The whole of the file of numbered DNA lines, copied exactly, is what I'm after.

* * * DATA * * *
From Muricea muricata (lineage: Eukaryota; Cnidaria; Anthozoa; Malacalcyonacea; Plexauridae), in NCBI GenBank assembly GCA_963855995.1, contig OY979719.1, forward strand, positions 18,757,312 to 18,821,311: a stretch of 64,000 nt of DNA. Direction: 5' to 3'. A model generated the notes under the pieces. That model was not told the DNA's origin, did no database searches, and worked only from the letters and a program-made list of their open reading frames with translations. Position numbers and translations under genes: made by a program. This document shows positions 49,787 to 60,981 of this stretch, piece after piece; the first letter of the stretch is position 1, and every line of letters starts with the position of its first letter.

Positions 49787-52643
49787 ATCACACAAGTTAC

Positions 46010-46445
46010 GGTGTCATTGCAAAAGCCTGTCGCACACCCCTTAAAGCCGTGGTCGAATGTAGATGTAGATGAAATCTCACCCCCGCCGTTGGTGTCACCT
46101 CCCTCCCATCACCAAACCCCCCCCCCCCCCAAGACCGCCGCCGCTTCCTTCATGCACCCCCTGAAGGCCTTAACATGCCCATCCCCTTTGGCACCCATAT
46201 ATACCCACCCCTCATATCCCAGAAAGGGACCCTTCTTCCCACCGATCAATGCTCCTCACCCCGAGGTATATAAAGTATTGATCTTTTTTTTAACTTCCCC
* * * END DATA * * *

From Muricea muricata (lineage: Eukaryota; Cnidaria; Anthozoa; Malacalcyonacea; Plexauridae), in NCBI GenBank assembly GCA_963855995.1, contig OY979719.1, forward strand, positions 18,757,312 to 18,821,311: a stretch of 64,000 nt of DNA. Direction: 5' to 3'. A model generated the notes under the pieces. That model was not told the DNA's origin, did no database searches, and worked only from the letters and a program-made list of their open reading frames with translations. Position numbers and translations under genes: made by a program. This document shows positions 49,787 to 60,981 of this stretch, piece after piece; the first letter of the stretch is position 1, and every line of letters starts with the position of its first letter.

Positions 49787-52643
49787 ATCACACAAGTTAC

Positions 46010-46445
46010 GGTGTCATTGCAAAAGCCTGTCGCACACCCCTTAAAGCCGTGGTCGAATGTAGATGTAGATGAAATCTCACCCCCGCCGTTGGTGTCACCT
46101 CCCTCCCATCACCAAACCCCCCCCCCCCCCAAGACCGCCGCCGCTTCCTTCATGCACCCCCTGAAGGCCTTAACATGCCCATCCCCTTTGGCACCCATAT
46201 ATACCCACCCCTCATATCCCAGAAAGGGACCCTTCTTCCCACCGATCAATGCTCCTCACCCCGAGGTATATAAAGTATTGATCTTTTTTTTAACTTCCCC